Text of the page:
JavaScript Fundamentals #3

I want to preface this post by saying that these Javascript “Fundamentals” posts really aren’t about the fundamentals, but really about the intricacies and under-the-hood principles that make Javascript such a powerful language. Specifically, these are topics that I found interesting that changes my perspective on JavaScript programming and why it is such a cool language.

I learned a bit more about functions and how they are used to make JavaScript coding much “safer”.

First, what is the difference between a function statement and a function expression? Don’t they do the same thing? Under the hood, they do not!

This is a function statement

function greet(name) {...}

And this is a function expression

var greetFunc = function(name) {...}

The function statement basically puts an invocable function statement into memory. It is called by invoking “greet();”. Nothing really special about that.

On the other hand, a function expression is interesting because it stores a function as an object! This allows for a lot of flexibility with the object. However, there is something interesting that we can do with this, and that is called an Immediately Invoked Function Expression.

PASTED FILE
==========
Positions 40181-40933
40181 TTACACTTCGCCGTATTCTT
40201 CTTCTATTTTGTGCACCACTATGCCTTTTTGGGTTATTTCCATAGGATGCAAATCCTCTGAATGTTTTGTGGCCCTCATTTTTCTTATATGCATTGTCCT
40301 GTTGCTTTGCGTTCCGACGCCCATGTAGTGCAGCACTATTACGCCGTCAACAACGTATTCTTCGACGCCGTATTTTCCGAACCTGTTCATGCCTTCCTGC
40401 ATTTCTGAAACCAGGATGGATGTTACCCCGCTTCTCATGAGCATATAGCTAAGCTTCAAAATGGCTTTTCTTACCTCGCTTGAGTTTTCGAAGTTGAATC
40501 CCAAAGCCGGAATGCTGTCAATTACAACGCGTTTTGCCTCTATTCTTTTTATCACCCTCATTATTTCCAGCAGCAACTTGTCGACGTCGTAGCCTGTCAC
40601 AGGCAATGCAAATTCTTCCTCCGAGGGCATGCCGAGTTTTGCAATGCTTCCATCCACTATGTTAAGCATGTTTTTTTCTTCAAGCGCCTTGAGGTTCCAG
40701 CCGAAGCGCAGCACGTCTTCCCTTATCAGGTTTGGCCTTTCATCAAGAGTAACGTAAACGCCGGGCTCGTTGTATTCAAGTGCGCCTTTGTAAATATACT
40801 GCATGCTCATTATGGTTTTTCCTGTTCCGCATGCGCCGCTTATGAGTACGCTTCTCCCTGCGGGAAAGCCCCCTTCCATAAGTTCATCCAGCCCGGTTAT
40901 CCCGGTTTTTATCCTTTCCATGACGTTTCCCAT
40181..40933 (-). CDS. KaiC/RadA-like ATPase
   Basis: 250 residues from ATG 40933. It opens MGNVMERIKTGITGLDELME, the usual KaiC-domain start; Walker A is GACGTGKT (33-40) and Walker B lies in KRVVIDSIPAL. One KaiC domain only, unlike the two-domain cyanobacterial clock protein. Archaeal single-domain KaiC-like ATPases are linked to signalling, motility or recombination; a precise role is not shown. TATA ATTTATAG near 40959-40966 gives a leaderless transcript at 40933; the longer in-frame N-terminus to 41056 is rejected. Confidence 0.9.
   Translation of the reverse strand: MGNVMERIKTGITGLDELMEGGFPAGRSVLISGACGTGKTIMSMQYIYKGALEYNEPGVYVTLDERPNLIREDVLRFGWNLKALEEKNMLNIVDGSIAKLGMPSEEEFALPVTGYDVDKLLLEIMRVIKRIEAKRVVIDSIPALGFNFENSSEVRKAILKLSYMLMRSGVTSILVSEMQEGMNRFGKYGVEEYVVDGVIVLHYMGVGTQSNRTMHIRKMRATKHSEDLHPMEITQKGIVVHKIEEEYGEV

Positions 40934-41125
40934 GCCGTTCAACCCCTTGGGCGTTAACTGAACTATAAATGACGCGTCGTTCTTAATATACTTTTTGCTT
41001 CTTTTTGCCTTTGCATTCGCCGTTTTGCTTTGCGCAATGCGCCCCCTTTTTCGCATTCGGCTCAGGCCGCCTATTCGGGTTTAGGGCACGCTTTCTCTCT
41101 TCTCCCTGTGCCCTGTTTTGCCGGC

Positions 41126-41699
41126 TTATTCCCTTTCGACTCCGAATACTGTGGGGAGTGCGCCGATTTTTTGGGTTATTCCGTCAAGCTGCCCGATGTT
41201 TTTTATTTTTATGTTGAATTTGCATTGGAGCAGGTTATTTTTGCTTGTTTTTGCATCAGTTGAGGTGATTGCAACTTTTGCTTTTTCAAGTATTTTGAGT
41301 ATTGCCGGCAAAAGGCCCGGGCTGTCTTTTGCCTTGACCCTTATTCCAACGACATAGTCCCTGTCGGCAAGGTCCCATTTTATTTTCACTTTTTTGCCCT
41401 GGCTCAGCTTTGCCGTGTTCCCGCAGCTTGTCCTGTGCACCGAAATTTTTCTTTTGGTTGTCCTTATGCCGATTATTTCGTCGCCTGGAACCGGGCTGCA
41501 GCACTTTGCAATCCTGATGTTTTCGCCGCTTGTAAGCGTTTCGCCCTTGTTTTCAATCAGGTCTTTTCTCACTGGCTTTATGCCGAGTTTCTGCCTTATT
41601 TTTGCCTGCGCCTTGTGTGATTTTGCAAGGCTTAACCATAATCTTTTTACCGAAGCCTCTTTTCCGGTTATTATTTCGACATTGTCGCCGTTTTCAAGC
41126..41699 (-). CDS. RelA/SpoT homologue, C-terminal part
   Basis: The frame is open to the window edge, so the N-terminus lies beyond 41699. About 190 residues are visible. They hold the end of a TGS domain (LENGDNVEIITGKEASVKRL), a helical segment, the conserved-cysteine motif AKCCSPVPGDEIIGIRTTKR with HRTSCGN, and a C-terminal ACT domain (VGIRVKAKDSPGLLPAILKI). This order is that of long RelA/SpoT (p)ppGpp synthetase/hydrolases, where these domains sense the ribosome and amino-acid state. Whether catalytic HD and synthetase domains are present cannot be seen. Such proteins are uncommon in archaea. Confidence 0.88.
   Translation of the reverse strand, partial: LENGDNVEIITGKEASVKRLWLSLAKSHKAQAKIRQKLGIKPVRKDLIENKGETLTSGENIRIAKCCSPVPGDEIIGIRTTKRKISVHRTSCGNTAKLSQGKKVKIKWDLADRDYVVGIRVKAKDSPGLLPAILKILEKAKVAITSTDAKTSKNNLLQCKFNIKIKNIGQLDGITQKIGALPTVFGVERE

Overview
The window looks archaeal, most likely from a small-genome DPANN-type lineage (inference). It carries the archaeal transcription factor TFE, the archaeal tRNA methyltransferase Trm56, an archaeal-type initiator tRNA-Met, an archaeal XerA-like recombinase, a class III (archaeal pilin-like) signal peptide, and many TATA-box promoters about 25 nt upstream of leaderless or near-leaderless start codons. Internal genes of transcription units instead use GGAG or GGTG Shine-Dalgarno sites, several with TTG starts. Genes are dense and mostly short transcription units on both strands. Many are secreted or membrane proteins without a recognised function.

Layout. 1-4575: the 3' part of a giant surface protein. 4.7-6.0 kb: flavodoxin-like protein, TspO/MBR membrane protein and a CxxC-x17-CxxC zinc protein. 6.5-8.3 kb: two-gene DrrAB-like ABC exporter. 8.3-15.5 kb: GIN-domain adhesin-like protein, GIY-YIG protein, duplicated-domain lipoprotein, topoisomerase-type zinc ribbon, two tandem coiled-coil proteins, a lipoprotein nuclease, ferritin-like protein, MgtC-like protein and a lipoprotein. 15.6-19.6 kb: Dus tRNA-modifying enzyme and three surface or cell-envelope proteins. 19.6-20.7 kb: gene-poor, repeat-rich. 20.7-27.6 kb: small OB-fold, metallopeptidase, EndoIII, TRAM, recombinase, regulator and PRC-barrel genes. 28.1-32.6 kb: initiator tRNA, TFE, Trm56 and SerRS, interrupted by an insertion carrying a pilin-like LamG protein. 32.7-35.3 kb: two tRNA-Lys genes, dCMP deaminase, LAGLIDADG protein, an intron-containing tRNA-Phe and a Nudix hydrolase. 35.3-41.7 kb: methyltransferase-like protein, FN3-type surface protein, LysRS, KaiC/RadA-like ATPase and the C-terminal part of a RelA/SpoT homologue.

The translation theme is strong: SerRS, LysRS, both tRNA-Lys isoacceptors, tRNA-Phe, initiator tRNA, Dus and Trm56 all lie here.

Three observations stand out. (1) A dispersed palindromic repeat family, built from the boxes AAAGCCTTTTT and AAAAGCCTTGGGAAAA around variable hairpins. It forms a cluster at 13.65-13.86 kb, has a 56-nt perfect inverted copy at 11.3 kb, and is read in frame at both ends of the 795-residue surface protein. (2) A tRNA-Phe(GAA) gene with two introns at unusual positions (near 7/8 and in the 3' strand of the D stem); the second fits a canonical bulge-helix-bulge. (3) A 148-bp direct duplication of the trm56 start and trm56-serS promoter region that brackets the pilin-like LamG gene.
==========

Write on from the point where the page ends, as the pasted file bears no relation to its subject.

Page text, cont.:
var greetFunc = function(name) {
 return "hi";

This is an Immediately Invoked Function Expression, signified by the ‘()’ at the end of the function declaration. Basically, when this line is passed in the syntax analyzer, it is called immediately. Instead of a function object being stored in the greetFunc variable, we have the string “hi”. But what if instead, we put in another function declaration as the return? We have what is called closures.

var greetFunc = function(name) {
 return function(whattosay) {
  console.log(whattosay + ' ' + name);

Now in this piece of code, greetFunc is a function object of the returned function object! If we pass in something like

 greetFunc('Good evening');

we get a string “Good evening Pedro”. The “Pedro” string object is saved into the function object, and that is called a closure. Where the JavaScript engine will ensure that a function has access to the variables it is supposed to in its execution context.

This is all I have for now about the power of functions and closures! I’m hoping to explore more deeply into this topic, and hopefully you could get something out of this and contribute.

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